WASHINGTON (Army News Service, April 9, 2010) -- A master sergeant who was acquitted by a North Carolina court more than 20 years ago was found guilty of murder again Thursday in a court-martial at Fort Bragg, N.C.
After three weeks of testimony, a 14-member military panel voted unanimously to find Master Sgt. Timothy B. Hennis guilty of three counts of premeditated murder.
Hennis had been convicted at his original trial for the 1985 stabbing murders of Kathryn Eastburn and her two young daughters, Erin and Kara, who lived just outside Fort Bragg. He was a sergeant and parachute rigger stationed on Bragg at the time.
Sentenced to death in 1986 by the state of North Carolina, the state's Supreme Court later overturned the conviction and ordered a new trial for Hennis, in which he was acquitted in 1989.
He returned to active duty in the Army upon his acquittal, and served until 2004 when he honorably retired as a master sergeant. In 2006, new DNA evidence was found which was not available in the 1980s. The Army then recalled Hennis to active duty to face a court-martial.
The 'double jeopardy' rule did not apply to the court-martial since Hennis was originally tried by the North Carolina court system and the military is a federal entity.
The court-martial started with opening statements March 17. Military Judge Col. Patrick Parrish presided over the trial. Former Air Force Capt. Gary Eastburn, the deployed husband of Kathryn Eastburn at time of the murders, sat through much of the testimony.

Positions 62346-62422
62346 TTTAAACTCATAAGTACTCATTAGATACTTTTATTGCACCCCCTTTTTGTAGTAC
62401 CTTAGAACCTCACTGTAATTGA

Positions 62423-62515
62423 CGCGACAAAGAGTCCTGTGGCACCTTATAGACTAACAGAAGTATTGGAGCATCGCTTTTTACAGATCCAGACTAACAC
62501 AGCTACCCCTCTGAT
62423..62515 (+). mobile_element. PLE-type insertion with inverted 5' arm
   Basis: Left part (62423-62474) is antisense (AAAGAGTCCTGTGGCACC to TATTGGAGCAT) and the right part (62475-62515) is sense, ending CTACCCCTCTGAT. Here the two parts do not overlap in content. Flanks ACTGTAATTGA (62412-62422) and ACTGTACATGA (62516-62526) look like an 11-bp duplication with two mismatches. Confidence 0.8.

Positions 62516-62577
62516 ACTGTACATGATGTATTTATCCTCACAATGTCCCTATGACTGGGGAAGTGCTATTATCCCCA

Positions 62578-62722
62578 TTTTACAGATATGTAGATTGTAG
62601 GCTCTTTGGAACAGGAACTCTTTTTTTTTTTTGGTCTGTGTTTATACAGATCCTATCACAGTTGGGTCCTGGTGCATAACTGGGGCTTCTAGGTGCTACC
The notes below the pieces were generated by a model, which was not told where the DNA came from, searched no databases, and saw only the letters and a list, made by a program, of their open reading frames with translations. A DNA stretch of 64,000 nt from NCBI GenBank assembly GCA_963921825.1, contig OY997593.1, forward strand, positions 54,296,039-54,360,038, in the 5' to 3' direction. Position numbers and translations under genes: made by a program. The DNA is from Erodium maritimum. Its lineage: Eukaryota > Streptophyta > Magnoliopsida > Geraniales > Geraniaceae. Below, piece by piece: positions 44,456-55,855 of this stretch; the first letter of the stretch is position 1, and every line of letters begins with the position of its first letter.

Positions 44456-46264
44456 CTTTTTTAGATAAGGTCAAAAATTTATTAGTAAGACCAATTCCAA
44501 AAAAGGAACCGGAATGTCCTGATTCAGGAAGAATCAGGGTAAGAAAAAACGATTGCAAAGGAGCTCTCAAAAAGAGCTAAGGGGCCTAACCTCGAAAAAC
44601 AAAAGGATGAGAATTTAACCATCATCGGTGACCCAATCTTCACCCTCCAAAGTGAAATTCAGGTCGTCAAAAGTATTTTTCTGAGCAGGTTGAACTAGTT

Capt. Matthew Scott from the prosecution said the accused left behind one thing: his sperm, found in the dead body of Kathryn. During his closing argument, Scott said the accuser's DNA is something that couldn't be cleaned up from the crime scene.
"All the evidence points squarely at the accused," said Scott. "It's time to answer that call for justice ... and time to find him guilty of the premeditated murders."
Hennis' defense lawyers, however, maintained innocence and said that Hennis was not the man who committed these heinous crimes. The defense argued that the DNA did not indicate murder, only that the two may have had an affair sometime before the slayings. The defense pointed out that male DNA found under the fingernails of all three murder victims came from someone other than Hennis.
Capt. Jody Young from the prosecution finished with, "End this here...end this now...it's been too long."
Sentencing procedures were scheduled to begin Friday.
(Eve Meinhardt of the Paraglide newspaper at Fort Bragg contributed to this report compiled by Alexandra Hemmerly-Brown of ARNEWS.)